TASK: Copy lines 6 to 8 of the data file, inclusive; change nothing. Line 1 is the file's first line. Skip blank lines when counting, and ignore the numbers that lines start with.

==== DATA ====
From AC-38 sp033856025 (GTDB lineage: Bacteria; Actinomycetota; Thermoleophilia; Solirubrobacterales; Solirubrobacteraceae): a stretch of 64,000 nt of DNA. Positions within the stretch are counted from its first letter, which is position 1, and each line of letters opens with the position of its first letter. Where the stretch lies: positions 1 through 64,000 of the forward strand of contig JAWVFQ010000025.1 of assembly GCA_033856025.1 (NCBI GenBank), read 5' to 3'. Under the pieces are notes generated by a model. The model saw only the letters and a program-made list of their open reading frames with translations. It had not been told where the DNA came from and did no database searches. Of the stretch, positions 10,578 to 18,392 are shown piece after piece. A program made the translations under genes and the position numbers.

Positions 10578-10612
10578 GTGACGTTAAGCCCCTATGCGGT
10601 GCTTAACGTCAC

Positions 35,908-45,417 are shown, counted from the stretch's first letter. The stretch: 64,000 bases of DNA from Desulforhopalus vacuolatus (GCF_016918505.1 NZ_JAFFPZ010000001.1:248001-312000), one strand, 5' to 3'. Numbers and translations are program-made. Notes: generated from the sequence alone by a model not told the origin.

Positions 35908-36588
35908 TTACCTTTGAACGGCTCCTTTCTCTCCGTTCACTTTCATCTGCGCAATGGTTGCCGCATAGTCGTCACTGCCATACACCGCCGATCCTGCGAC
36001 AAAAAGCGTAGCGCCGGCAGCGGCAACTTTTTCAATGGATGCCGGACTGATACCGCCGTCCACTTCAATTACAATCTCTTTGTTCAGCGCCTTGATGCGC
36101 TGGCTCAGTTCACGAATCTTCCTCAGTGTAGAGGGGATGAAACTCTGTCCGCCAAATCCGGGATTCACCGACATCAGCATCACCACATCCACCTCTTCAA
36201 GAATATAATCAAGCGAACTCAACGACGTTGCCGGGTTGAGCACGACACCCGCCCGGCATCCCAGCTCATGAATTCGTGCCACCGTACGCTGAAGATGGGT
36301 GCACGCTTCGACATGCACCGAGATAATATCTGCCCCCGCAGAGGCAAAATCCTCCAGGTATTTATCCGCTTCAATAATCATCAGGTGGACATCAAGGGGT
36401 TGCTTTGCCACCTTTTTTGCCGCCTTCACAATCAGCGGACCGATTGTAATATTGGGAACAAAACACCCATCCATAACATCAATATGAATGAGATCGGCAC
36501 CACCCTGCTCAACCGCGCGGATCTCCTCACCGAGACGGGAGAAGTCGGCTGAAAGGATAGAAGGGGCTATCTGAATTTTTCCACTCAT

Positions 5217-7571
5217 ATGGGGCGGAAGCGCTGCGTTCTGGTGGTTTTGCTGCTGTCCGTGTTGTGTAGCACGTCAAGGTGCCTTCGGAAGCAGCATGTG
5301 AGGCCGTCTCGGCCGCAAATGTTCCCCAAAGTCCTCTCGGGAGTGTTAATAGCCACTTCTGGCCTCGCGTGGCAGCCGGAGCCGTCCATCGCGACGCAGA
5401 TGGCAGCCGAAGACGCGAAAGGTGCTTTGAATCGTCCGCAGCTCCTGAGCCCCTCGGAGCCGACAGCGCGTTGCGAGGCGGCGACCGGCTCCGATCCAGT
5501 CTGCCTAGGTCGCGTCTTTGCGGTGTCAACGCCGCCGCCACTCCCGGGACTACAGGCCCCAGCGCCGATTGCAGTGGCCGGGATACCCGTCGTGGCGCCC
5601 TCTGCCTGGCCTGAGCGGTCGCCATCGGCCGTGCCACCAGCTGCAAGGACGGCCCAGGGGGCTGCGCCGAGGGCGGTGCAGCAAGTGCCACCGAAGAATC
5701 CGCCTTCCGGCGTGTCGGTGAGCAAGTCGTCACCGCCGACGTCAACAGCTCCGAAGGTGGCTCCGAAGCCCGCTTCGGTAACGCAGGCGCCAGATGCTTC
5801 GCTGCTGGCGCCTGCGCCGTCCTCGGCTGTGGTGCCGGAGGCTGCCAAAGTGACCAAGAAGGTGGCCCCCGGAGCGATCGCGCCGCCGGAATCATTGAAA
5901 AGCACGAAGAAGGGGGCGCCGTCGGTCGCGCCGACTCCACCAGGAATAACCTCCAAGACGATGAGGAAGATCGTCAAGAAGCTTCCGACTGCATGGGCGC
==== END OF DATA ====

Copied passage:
Positions 35908-36588
35908 TTACCTTTGAACGGCTCCTTTCTCTCCGTTCACTTTCATCTGCGCAATGGTTGCCGCATAGTCGTCACTGCCATACACCGCCGATCCTGCGAC
36001 AAAAAGCGTAGCGCCGGCAGCGGCAACTTTTTCAATGGATGCCGGACTGATACCGCCGTCCACTTCAATTACAATCTCTTTGTTCAGCGCCTTGATGCGC